Qatari ambassador back on the job in Iran


Qatar's announced that its ambassador to Tehran would "return to resume his diplomatic duties" on its foreign ministry website on Thursday.

The United Arab Emirates (UAE) has denounced Qatar's recent decision to restore full diplomatic ties with Iran, accusing Doha of undermining chances to resolve a rift between several Arab countries of the Persian Gulf and Qatar.

The Arab countries allied with Saudi Arabia blame Doha of interfering in the domestic affairs of other states and sponsoring terrorism, an accusation Qatar has rejected as "groundless".

Doha has been receiving fresh food supplies from the Iran, which has also allowed Qatar's national carrier to use its airspace.

Taking into account this sharp deterioration of ties between Qatar and Saudi Arabia, in the first place, he said, Doha now needs more support from Iran.

"For 37 years since the Islamic Revolution in Iran (1979), Qatar has been trying to maintain equal and balanced relations with our country". The decision to return the ambassador, announced early Thursday, comes amid a diplomatic dispute between Qatar and other Arab nations.

However, west African nation Senegal this week reinstated its ambassador to Qatar after recalling him out of solidarity with Saudi Arabia three months ago.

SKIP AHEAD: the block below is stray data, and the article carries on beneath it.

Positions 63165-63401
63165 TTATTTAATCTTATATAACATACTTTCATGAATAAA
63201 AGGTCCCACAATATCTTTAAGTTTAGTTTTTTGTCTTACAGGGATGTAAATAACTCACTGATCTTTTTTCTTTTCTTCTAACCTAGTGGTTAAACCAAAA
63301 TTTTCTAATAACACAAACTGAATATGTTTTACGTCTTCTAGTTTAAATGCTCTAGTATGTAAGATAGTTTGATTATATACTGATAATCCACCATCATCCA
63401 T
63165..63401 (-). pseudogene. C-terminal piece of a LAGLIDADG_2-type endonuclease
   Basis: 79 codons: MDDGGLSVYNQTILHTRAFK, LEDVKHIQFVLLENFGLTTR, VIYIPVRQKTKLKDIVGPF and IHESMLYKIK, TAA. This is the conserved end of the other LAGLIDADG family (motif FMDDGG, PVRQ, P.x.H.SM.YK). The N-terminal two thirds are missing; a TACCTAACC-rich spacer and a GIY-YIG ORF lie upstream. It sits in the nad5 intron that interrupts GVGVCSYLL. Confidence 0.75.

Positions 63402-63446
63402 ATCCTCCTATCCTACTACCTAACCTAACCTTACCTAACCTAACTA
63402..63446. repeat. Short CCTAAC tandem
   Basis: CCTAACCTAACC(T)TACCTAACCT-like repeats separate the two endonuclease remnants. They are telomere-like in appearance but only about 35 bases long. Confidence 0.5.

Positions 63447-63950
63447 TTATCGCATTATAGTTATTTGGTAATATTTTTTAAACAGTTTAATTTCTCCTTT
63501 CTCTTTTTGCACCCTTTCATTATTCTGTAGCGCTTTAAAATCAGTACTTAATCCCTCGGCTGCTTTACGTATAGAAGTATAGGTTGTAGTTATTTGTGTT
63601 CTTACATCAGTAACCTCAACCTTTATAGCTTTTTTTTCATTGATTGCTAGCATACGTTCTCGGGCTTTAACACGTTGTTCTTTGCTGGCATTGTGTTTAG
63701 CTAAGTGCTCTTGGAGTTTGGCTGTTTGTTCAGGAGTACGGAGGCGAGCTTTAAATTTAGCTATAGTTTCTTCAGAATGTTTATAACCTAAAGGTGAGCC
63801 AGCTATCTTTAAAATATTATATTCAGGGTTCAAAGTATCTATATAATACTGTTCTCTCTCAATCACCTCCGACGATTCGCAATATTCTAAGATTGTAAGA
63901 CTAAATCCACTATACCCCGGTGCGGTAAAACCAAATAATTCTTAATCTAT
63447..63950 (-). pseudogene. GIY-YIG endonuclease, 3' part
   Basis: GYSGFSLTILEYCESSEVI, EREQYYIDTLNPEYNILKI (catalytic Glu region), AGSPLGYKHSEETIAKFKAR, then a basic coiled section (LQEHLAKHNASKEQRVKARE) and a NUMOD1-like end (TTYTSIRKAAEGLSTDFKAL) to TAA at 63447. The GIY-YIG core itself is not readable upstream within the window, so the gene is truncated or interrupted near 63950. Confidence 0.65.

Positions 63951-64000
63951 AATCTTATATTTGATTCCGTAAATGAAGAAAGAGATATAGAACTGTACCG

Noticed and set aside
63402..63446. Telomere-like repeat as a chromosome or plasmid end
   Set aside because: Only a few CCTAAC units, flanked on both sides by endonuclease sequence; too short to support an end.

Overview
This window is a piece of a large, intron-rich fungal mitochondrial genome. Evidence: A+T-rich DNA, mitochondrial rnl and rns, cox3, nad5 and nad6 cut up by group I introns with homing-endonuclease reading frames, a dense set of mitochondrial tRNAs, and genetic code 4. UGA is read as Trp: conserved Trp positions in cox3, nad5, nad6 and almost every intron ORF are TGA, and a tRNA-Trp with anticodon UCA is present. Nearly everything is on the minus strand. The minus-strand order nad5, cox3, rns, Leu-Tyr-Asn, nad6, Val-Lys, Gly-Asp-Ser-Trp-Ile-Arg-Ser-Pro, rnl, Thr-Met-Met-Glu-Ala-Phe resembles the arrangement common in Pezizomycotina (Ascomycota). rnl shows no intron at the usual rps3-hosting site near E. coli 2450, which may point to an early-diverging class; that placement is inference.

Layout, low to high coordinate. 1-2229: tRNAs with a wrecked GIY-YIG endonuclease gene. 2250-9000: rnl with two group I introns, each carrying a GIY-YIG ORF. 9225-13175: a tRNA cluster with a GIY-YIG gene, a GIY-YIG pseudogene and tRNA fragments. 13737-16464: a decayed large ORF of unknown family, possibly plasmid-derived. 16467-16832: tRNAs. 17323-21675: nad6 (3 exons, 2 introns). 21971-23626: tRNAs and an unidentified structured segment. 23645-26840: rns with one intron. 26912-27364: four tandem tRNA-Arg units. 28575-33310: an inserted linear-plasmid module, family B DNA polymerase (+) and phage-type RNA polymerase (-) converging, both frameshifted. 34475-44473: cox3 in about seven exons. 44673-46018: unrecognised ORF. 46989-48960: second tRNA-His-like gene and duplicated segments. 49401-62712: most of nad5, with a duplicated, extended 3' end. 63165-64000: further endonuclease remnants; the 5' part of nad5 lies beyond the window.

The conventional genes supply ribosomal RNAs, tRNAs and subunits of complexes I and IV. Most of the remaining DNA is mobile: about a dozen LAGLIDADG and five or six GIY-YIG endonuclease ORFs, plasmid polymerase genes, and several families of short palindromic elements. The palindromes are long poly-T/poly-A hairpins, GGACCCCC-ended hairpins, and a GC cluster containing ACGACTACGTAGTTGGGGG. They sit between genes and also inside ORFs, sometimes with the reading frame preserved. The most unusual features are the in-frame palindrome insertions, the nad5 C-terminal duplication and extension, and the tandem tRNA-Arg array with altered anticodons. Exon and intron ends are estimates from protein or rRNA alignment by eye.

The Saudi-led bloc later on released a list of demands, including reducing ties with Iran, that Qatar should fulfil prior to any normalization of relations. Qatar ignored the demands and let a deadline to comply pass, creating an apparent stalemate in the crisis.

This week, Chad closed its Qatar embassy and gave diplomats 10 days to leave the country. Attempts by Kuwait, the US and others have failed to make headway. This announcement came after Qatar's Foreign Minister Sheikh Mohammed bin Abdul Rahman al-Thani held talks with his Iranian counterpart Mohammad Javad Zarif via telephone. Sheikh Abdullah's grandfather, father and brother were rulers of Qatar until a palace coup ousted his branch of the royal family in 1972 and a prominent Saudi columnist has suggested the sheikh could be the start of a Qatari government-in-exile.

"Given that a formal escalation in terms of sanctions is probably off the table for now, we're seeing this informal pressure on try and perhaps stir the pot", the professor said.